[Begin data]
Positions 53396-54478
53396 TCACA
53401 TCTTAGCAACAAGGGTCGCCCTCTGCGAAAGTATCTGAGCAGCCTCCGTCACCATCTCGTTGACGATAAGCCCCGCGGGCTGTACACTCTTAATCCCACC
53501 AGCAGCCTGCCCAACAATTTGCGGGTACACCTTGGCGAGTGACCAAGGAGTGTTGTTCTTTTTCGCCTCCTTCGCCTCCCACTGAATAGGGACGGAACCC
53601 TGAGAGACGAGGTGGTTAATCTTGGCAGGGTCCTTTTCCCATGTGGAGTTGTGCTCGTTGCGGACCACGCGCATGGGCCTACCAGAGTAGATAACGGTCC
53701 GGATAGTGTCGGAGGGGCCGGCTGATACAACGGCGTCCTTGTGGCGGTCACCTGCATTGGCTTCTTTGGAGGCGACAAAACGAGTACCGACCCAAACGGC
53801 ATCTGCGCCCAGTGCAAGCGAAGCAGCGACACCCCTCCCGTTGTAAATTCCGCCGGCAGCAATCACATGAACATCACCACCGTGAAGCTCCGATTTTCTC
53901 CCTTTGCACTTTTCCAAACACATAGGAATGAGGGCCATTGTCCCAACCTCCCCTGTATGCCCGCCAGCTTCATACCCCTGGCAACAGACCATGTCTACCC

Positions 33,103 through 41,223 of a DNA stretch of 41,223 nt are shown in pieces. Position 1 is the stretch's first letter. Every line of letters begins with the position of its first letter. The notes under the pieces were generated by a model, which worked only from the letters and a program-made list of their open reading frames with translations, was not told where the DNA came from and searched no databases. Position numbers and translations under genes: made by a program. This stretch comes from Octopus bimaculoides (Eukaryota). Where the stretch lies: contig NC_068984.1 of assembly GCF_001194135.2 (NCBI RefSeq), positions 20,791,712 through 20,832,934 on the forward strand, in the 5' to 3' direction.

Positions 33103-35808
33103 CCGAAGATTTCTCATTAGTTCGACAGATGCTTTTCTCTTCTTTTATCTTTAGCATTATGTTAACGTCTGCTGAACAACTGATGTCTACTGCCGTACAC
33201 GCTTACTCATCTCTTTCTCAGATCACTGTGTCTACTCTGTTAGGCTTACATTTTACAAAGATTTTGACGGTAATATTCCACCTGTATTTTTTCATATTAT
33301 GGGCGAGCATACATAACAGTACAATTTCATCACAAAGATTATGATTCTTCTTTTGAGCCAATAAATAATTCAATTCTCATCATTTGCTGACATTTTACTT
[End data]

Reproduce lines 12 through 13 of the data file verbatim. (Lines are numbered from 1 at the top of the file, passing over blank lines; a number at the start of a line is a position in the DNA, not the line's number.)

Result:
33201 GCTTACTCATCTCTTTCTCAGATCACTGTGTCTACTCTGTTAGGCTTACATTTTACAAAGATTTTGACGGTAATATTCCACCTGTATTTTTTCATATTAT
33301 GGGCGAGCATACATAACAGTACAATTTCATCACAAAGATTATGATTCTTCTTTTGAGCCAATAAATAATTCAATTCTCATCATTTGCTGACATTTTACTT